Join Date: Mar 2002
Location: East Coast, USA
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I was there on Saturday and Sunday. I really love talking to people face to face. This is my 4th year of going on the weekend. I wish I could attend during the week too but I have little kids and no sitter.
David Wilson is the founder of Stop Infant Circumcision Society. He has done this march for 17 years and before he leaves, he has the all the permits filed for the march for the upcoming year. It's a "demonstration" of sorts but it's really an educational opportunity and talking live, face to face with people is really neat. We're on the lawn and people mill about right with us so they are able to get close and we can have face to face conversations. Heck, I even hugged one man who was a supporter of our efforts - more on that later. I particularily love the young people. They come up, often in small groups, reading the signs. David hooks them in by asking in a friendly tone "Where you from?" and they tell him. Then he asks "Do you know why this got started in America?" They don't. He says "To stop masurbation" to which they laugh out loud and often comment "It didn't work". Then David proceeds to explain how the foreskin functions and how if you are circumcised, you often have to use lotion. He goes on to say that it doesn't only effect you, it effects your lady partner because the glans of the penis draws out her natural lubrication and causes dryness and chaffing. This is the point where I join in and nodd and back him up. Once he's gotten past the part of the conversation I cannot give any credible conversation to (I mean, as a woman, I can't really talk about the male masturbation experience) I try to take it what ever direction it's going to go. You often get teens asking "isn't it cleaner?" "What about HIV?" and then we go into those issues. Often, the general public doesn't think it should be illegal. Then we ask them what they think of female genital mutilation. They are predictibly horrified by that. Then we ask them if they believe in the US Constitution, to which they say "Yes". Then we tell them they can't have it both ways because 14 years ago, our Federal government passed a Federal law banning any cutting on the genitals of a minor female child and the Constitution also states that we have qual protection. That gets people thinking.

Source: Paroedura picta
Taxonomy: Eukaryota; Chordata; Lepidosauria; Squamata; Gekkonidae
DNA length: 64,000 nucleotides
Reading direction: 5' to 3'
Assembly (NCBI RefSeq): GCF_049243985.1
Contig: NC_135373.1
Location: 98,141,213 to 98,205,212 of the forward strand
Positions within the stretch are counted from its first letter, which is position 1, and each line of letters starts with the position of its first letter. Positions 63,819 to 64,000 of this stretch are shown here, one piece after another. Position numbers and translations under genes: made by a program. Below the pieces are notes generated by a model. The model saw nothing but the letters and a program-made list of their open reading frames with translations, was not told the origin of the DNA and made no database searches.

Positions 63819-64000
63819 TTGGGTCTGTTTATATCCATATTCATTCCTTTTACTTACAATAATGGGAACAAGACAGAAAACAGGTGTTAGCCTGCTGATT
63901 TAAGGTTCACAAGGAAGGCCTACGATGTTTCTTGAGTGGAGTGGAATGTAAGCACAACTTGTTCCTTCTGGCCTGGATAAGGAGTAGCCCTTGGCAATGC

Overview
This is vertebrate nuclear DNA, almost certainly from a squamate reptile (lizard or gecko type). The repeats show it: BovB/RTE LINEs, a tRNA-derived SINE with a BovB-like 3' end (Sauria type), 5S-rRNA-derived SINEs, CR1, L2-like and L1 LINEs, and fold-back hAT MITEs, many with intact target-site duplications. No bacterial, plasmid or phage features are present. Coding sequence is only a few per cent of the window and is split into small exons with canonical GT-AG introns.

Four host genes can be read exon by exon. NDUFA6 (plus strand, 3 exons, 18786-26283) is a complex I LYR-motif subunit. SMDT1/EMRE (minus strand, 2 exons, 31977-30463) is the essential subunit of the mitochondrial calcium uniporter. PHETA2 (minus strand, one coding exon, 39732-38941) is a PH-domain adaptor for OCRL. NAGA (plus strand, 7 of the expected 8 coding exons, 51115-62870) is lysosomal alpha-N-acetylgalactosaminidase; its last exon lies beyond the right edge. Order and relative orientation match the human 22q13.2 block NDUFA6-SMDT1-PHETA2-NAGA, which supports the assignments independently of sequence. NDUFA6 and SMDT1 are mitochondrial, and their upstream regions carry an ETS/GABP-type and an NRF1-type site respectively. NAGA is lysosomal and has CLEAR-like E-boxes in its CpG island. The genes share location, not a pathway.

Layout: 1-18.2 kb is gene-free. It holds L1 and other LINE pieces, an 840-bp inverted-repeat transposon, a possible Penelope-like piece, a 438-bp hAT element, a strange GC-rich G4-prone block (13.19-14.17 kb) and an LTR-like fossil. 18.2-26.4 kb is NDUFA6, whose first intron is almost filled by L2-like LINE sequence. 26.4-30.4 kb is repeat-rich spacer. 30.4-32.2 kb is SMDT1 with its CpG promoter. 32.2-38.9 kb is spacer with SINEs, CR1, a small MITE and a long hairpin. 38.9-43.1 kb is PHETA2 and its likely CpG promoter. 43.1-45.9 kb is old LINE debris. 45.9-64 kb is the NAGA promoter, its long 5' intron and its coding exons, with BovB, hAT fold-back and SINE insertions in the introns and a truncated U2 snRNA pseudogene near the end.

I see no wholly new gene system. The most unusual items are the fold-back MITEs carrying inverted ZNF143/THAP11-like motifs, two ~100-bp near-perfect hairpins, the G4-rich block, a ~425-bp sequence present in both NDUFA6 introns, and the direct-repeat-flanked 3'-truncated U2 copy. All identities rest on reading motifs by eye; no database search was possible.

Here's a story of a specific conversation:
4 teens walk up. Three look cocky and arrogant and one is hanging back a little. David hooks them in with the history of circ talk. They contend that their penis's provide them plenty of pleasure and that they are just fine. They are rather punkish and David basically tells them that they have all right to deny the facts and moves on. It was obvious to me that these guys didn't want to "get it"....but something made me jump up and take them on. One of the boys was saying that he thought a parent had the right to circ because they are given the responsibility to raise the kid and that he trusted his parents to make good choices for him. To this, I explained that his parents probably did make what they thought was the best choice but that the medical community misled them. He wasn't really buying it. I asked him if his parents had the right to tattoo him. He said no. I said "so how do they have the right to circ you? No medical organization in the world recommends it. Individual doctors recommend it but no medical organization" I talked to them about bodily integrity and I was going over their heads. One of the guys had his ear pierced. I askde him if he got his parents permission to pierce his ear. He said "no, and they didn't like it". And I said, "but you wanted to do it?" and he said "Yes". I asked "How did it feel to make that decision about your body?" and I saw the light click in his eyes. I then told him that I thought the very personal decision of how his penis should look belonged to him too. I said to him, I've got a husband and three small kids. I have a lot of things to do besides stand out here on a cold March day educating people but I do it because I deeply believe that people just like you have the right to their own body. I told them that I guessed that they were many years away from fatherhood but that this decision will come to them some day if they are ever daddys to sons. And four cocky ornery teens left as thinking young men with a much different demeanor. I was glad I didn't just let them go without the effort.
"To err is human, to forgive, canine." - Unknown